Author: David Arnold
Overall Rating: 5 flames
“I am a collection of oddities, a circus of neurons and electrons: my heart is the ringmaster, my soul is the trapeze artist, and the world is my audience. It sounds strange because it is, and it is, because I am strange.”
After the sudden collapse of her family, Mim Malone is dragged from her home in northern Ohio to the “wastelands” of Mississippi, where she lives in a medicated milieu with her dad and new stepmom. Before the dust has a chance to settle, she learns her mother is sick back in Cleveland.
So she ditches her new life and hops aboard a northbound Greyhound bus to her real home and her real mother, meeting a quirky cast of fellow travelers along the way. But when her thousand-mile journey takes a few turns she could never see coming, Mim must confront her own demons, redefining her notions of love, loyalty, and what it means to be sane.
Told in an unforgettable, kaleidoscopic voice, Mosquitoland is a modern American odyssey, as hilarious as it is heartbreaking.
Have you ever picked up a book and from the very first few pages you just know you’re going to love it, but in the back of your mind you think, “Oh please, oh please don’t disappoint me.”?
Mosquitoland most certainly did not disappoint me. I loved every minute that I spent reading this book. It made me laugh, cry, and cringe in disgust. I felt so many things throughout Mim’s journey that it was difficult for me to put the book down.
Some events occur that make you think, “Really? That would never happen.” But that’s part of the magic of this book – trying to figure out what’s really real and what could be part of Mim’s imagination. She wasn’t the most reliable narrator and I loved that.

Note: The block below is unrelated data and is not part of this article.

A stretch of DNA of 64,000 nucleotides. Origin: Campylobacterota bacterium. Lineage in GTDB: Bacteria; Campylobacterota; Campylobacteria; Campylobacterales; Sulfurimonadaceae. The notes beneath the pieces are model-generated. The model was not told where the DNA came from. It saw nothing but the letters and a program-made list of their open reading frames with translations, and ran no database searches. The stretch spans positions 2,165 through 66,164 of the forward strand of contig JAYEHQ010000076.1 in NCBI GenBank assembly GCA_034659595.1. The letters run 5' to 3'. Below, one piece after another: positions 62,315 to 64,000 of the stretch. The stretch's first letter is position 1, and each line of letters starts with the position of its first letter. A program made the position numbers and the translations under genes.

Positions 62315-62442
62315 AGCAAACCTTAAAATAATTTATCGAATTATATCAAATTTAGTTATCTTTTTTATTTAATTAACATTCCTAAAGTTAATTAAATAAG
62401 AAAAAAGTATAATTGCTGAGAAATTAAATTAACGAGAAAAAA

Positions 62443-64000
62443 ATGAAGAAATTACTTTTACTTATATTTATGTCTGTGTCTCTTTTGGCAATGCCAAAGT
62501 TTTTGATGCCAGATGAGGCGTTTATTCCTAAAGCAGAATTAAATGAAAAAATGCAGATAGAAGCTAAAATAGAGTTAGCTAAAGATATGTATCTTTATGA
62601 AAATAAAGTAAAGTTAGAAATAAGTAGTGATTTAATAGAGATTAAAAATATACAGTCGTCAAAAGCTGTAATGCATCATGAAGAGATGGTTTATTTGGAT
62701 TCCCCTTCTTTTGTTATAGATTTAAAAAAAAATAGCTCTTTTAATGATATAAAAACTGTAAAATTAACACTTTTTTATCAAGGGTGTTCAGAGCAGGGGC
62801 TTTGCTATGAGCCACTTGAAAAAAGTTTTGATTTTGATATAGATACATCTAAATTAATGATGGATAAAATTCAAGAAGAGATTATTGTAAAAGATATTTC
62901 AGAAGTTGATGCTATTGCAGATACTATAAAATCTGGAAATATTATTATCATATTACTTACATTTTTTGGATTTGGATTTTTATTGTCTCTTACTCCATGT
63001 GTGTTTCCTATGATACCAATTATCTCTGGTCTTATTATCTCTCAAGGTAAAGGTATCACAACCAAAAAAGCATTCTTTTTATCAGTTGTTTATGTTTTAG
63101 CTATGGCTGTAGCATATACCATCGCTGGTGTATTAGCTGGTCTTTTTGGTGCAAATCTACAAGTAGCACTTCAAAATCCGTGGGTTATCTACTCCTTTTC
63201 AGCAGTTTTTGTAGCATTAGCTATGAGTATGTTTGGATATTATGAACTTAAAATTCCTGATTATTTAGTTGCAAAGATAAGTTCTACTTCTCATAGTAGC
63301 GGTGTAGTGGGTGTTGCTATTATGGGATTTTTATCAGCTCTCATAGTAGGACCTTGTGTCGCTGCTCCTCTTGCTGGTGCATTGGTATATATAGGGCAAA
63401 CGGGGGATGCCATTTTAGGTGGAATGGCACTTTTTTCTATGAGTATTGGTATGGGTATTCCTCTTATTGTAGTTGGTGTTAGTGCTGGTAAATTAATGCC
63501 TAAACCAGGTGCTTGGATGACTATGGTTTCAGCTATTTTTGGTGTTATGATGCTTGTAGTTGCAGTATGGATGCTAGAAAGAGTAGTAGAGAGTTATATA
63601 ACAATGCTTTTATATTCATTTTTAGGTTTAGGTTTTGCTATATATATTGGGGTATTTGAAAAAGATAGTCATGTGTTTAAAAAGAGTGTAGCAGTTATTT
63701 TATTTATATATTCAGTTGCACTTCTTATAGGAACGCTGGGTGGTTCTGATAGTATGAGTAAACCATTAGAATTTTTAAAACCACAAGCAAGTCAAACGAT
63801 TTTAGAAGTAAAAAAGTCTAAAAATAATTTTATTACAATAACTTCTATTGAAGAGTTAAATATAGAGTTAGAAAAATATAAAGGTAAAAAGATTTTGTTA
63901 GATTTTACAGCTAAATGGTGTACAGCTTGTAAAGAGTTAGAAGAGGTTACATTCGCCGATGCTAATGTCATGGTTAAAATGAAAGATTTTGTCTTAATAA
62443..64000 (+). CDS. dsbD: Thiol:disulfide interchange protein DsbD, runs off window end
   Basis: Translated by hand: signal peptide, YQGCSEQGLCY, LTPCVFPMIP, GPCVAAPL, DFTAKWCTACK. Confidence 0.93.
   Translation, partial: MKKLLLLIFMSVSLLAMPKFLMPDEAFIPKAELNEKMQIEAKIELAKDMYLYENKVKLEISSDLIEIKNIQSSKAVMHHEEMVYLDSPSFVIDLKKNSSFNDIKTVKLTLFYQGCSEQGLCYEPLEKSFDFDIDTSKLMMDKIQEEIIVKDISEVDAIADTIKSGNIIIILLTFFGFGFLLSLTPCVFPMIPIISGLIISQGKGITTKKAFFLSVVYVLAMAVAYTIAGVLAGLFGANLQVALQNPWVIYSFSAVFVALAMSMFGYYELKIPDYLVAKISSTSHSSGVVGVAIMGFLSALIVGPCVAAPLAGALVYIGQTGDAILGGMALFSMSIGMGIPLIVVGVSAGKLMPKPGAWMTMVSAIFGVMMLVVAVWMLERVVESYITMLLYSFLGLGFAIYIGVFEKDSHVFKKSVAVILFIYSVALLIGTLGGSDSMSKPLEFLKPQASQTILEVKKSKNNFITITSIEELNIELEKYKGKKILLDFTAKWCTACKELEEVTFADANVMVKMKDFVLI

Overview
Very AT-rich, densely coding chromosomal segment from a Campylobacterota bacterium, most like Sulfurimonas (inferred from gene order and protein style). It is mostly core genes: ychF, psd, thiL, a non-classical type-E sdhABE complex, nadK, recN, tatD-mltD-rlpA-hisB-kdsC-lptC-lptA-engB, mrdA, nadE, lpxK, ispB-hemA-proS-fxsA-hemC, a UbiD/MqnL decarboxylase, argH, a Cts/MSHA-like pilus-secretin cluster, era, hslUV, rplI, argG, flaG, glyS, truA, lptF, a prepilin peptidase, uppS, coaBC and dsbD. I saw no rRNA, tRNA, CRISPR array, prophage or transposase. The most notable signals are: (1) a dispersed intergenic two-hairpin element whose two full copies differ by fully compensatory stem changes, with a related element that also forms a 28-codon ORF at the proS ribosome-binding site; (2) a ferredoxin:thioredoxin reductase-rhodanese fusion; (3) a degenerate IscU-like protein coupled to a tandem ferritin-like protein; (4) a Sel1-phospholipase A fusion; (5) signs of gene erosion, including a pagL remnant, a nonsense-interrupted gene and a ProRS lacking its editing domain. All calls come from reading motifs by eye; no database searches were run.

This book has received some mixed reviews – some people seemed to find Mim’s voice difficult to connect with and people are criticizing Arnold for “trying to be John Green”. Now, don’t get me wrong, I love me some John Green, but comparing David Arnold to him just because he’s a male author who wrote a contemporary novel starring a witty teen female protagonist is not very fair, IMO. Can no one else write about witty teenagers because John does? (I say this as a long-time Vlogbrothers/Green fan as I sip coffee out of my Pizza John coffee mug I got from Pizzamas a few years ago if you doubt my John Green fan-ness.)
And even if he were trying to compare himself to Mr. Green (which I don’t believe he was) – who cares? I thought this book was fabulous and the world needs more fabulous books regardless of who writes them. I know I will be adding this one to my “must read again someday” list and will anxiously await anything else Arnold writes in the future.
So, while I was completely smitten with this book and would certainly recommend it, just know that it seems to be pretty polarizing. This bums me out because usually when I rate a book 5 stars I want to go screaming about it from the rooftops to everyone, but with Mosquitoland I may be a bit more selective with the readers I suggest it to.
Have you read this book? Do you fall on the love it or hate it spectrum?